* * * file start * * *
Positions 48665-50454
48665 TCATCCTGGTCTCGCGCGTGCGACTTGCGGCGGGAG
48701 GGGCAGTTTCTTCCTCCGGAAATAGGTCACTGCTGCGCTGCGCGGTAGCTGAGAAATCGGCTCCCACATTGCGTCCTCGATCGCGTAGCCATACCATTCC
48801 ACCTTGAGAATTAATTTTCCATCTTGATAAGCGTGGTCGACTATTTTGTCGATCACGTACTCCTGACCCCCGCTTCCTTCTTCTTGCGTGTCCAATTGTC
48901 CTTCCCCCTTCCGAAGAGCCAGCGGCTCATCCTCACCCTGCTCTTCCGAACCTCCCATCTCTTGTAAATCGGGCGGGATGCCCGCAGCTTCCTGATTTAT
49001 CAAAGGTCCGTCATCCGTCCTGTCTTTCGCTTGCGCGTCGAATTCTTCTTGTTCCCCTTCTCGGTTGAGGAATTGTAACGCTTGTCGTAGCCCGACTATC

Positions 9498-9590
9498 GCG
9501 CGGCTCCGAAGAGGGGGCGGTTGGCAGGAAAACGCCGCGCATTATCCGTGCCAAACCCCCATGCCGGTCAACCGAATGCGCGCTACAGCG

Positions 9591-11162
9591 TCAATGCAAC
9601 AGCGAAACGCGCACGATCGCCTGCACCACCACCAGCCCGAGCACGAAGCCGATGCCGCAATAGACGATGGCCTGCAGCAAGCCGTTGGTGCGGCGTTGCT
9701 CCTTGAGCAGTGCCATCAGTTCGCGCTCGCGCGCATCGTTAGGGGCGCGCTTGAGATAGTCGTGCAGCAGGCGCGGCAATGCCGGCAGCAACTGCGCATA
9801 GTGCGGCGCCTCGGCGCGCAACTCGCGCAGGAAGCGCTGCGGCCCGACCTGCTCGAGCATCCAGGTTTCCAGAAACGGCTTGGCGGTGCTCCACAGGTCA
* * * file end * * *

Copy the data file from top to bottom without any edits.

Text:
Positions 48665-50454
48665 TCATCCTGGTCTCGCGCGTGCGACTTGCGGCGGGAG
48701 GGGCAGTTTCTTCCTCCGGAAATAGGTCACTGCTGCGCTGCGCGGTAGCTGAGAAATCGGCTCCCACATTGCGTCCTCGATCGCGTAGCCATACCATTCC
48801 ACCTTGAGAATTAATTTTCCATCTTGATAAGCGTGGTCGACTATTTTGTCGATCACGTACTCCTGACCCCCGCTTCCTTCTTCTTGCGTGTCCAATTGTC
48901 CTTCCCCCTTCCGAAGAGCCAGCGGCTCATCCTCACCCTGCTCTTCCGAACCTCCCATCTCTTGTAAATCGGGCGGGATGCCCGCAGCTTCCTGATTTAT
49001 CAAAGGTCCGTCATCCGTCCTGTCTTTCGCTTGCGCGTCGAATTCTTCTTGTTCCCCTTCTCGGTTGAGGAATTGTAACGCTTGTCGTAGCCCGACTATC

Positions 9498-9590
9498 GCG
9501 CGGCTCCGAAGAGGGGGCGGTTGGCAGGAAAACGCCGCGCATTATCCGTGCCAAACCCCCATGCCGGTCAACCGAATGCGCGCTACAGCG

Positions 9591-11162
9591 TCAATGCAAC
9601 AGCGAAACGCGCACGATCGCCTGCACCACCACCAGCCCGAGCACGAAGCCGATGCCGCAATAGACGATGGCCTGCAGCAAGCCGTTGGTGCGGCGTTGCT
9701 CCTTGAGCAGTGCCATCAGTTCGCGCTCGCGCGCATCGTTAGGGGCGCGCTTGAGATAGTCGTGCAGCAGGCGCGGCAATGCCGGCAGCAACTGCGCATA
9801 GTGCGGCGCCTCGGCGCGCAACTCGCGCAGGAAGCGCTGCGGCCCGACCTGCTCGAGCATCCAGGTTTCCAGAAACGGCTTGGCGGTGCTCCACAGGTCA